Bolton Industrial School, Bolton, Lancashire
The Bolton Industrial and Ragged Schools were originally opened on 19th June, 1854, at Commission Street, Bolton. In 1863, the establishment became a certified Industrial School, allowing it to receive children committed by magistrates for a period of up to five years.
An early report on the School was not encouraging. The inspector found that 'The premises were in but indifferent order, and the children were both dull and backward... The master seemed to me to want more life and energy.' Another problem was that local magistrates, clearly misunderstanding the purpose of the School, had committed half a dozen children to the School for a period of detention of only one month.'
By 1865, Mr J.T. Rathbone (previously chief assistant at the Manchester Industrial Schools) and his wife had been appointed as superintendent and matron. Under their charge, the School soon began to improve, both in the classroom and in the industrial training. The boys were now employed in paper-bag making and printing, wood-cutting etc. while the girls did needlework. The children who were Roman Catholics attended worship at a Catholic chapel on Sunday, and were instructed once or twice in each week by two Sisters of Charity.
In 1868, the School's Committee succeeded in obtaining an out of town site and funds sufficient for erecting a new building. The scheme came to fruition in 1870 when the new premises were opened in a high and open situation at Tempest Road, Lostock Junction, three miles to the west of Bolton, in the parish of Rumworth. The site was formally certified om June 13th, 1870, for the accommodation of 200 boys.
A report on he new buildings, which had cost upwards of £4,000, found them to be 'well arranged and convenient' apart from the basement storey which, only used for workshops, kitchen and offices, might have been better dispensed with. The schoolroom and dormitories were described as 'very cheerful and well planned' although some extension of the farm buildings and workshops would probably be needed. The 21 acres of land attached to the school was also judged as too limited for the permanent employment of the boys, but more could be obtained when wanted.
The School site is shown on the 1894 map below.
In the summer of 1875, 'some painful personal circumstances' resulted in the resignation of the superintendent, Mr Rathbone. He was succeeded by Mr Richard Gorst, assisted by his wife, Isabella, as matron.
Additions to the buildings in 1888 included large new school room, a wash room with a 60-bed dormitory above, and a swimming bath measuring 42 feet by 11 feet. About 20 boys now learned tailoring, and a knitting machine in the tailor's shop kept the school supplied with stockings. About 60 boys worked as half-timers in a neighbouring mill. 17 boys worked in the shoemaker's shop, and another 16 worked outside in the garden and farm. Some were employed in chopping wood. The boys did all the washing, and helped in the house and kitchen.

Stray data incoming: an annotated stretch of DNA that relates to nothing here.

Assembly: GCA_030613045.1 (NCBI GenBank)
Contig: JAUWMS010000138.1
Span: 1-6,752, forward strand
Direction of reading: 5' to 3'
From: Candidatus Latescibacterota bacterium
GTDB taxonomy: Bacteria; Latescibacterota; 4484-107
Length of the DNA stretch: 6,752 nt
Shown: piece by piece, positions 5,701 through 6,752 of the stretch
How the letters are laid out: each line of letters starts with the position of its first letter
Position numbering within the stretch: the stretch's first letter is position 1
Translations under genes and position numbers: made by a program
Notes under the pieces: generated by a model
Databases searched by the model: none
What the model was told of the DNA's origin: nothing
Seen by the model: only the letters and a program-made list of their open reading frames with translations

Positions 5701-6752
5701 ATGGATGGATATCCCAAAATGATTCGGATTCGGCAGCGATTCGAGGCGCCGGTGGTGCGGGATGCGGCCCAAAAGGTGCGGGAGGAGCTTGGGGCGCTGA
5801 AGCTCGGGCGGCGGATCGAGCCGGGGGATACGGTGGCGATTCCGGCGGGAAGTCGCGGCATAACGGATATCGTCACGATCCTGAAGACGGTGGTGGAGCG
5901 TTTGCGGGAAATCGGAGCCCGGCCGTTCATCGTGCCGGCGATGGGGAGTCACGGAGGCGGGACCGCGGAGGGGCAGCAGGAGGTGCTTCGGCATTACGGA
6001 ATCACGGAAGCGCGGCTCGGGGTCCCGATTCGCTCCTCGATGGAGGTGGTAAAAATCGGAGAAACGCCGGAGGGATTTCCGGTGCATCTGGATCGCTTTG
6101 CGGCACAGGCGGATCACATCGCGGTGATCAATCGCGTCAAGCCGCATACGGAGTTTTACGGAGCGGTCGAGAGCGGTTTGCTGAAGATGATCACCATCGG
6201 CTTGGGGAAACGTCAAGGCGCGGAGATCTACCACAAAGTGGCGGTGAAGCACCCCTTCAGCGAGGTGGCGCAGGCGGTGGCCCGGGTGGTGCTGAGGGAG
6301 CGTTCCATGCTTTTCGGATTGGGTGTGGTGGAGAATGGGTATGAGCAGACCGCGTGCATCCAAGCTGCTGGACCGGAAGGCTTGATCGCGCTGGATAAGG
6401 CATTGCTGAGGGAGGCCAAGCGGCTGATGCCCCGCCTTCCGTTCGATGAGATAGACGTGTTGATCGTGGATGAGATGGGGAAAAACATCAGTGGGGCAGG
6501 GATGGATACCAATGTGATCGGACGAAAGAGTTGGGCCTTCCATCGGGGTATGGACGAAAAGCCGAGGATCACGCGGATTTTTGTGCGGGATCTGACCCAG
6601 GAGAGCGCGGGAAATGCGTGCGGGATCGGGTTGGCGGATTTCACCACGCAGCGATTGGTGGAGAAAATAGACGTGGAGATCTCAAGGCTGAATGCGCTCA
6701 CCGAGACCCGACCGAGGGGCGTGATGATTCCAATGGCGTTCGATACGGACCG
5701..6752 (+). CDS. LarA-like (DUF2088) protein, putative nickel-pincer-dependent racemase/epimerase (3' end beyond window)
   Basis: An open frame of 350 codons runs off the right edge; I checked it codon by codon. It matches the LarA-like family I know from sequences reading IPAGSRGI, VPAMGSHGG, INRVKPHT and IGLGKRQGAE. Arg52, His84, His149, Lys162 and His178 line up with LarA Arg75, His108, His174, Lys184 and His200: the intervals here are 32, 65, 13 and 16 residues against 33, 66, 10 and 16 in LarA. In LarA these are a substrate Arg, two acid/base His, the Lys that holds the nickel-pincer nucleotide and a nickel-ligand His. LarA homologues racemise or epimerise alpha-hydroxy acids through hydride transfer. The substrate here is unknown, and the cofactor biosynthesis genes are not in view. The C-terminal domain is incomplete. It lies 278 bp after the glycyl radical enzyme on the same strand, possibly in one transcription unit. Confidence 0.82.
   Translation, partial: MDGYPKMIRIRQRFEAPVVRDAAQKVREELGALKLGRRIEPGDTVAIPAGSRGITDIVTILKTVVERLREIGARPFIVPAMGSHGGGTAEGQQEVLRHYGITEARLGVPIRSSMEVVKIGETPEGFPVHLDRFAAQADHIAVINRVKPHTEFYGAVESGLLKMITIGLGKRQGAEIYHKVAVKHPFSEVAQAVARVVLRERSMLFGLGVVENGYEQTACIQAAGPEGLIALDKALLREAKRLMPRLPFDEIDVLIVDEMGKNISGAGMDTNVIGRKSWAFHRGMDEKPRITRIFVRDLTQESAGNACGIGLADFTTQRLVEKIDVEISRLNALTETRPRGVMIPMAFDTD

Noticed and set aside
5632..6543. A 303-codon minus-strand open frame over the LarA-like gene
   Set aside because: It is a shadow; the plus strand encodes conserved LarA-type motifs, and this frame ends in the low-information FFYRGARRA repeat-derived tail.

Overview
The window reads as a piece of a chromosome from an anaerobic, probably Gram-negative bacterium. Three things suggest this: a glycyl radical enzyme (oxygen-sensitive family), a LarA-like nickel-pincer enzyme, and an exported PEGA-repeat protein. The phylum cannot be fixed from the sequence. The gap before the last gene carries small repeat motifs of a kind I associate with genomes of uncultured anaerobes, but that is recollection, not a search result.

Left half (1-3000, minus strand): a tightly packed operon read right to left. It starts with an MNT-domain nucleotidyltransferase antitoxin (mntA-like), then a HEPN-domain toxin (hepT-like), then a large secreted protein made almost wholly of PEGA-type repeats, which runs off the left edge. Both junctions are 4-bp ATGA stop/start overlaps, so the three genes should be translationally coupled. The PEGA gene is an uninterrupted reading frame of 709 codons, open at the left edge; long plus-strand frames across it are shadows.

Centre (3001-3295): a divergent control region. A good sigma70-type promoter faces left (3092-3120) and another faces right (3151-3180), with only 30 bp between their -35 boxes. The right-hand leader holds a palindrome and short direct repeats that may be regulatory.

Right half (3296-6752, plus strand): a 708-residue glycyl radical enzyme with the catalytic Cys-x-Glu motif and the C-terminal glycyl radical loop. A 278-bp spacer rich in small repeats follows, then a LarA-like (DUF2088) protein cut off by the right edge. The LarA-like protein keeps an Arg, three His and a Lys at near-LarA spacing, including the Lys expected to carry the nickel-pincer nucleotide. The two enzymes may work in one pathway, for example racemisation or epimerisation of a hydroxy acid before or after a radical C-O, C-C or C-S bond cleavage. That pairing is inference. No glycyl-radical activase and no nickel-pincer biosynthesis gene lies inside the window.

New workshops were constructed in 1893-4 including a technical instruction building, 58 feet by 16 feet by 9 feet, with 32 benches for training in tools and woodwork.
An 1896 report noted that the approach to the School from the small railway station was on a road that had been constructed by the boys. There were now 35 acres of land, over 30 of which were farmed. The stock consisted of 12 milk cows, 5 horses and some pigs. The farm buildings adjoined the workshops, and were objectionably close to the school. The usual distribution of work was as follows: tailors, 24; shoemakers, 24; farm, 15; garden, 5; attending to stock, stables, etc. 8; joiners, 4; engine boys etc., 6; half-time workers at neighbouring mills, 23; half-time workers at private houses, 11. Wood-chopping was carried on in spare time. A brass band was in course of formation. Situations were found for boys on leaving, many going to Wales. All those on licence were regularly reported on for some time after discharge, and where practicable visited by officers. There was a good playing-field for football and cricket, with football matches being played against outside teams. The old schoolroom had become a recreation room, and was fitted with gymnastic appliances, occasional instruction being given by one of the schoolmasters. Good use was made of the swimming bath, and more than half the boys could swim. A mark system was in operation giving rewards and privileges for good conduct. Occasional treats were given by private gentlemen, but only the good conduct boys (48 in 96) were allowed to visit the seaside. Entertainments of all kinds were arranged in the winter, including magic lantern shows with special slides made by superintendent. The library had got into a low state, however.
By 1911, horticultural lessons were being given in the schoolroom. Fourteen boys were entered for Royal Horticultural Society certificates, all of whom were successful.
Richard Gorst continued as superintendent until 1917, having served in the post for over thirty years. He was succeeded by Mr J.H. Jones.
Following a steady decline in the number of boys being placed at the School, it was closed in 1924.
The site subsequently became Lostock Open Air School Farm. The School buildings have now been demolished and replaced by a modern housing development.
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- None identfied at present — any information welcome.
- Higginbotham, Peter Children's Homes: A History of Institutional Care for Britain s Young (2017, Pen & Sword)
- Mahood, Linda Policing Gender, Class and Family: Britain, 1850-1940 (1995, Univeristy of Alberta Press)
- Prahms, Wendy Newcastle Ragged and Industrial School (2006, The History Press)
- None noted at present.
Except where indicated, this page () © Peter Higginbotham. Contents may not be reproduced without permission.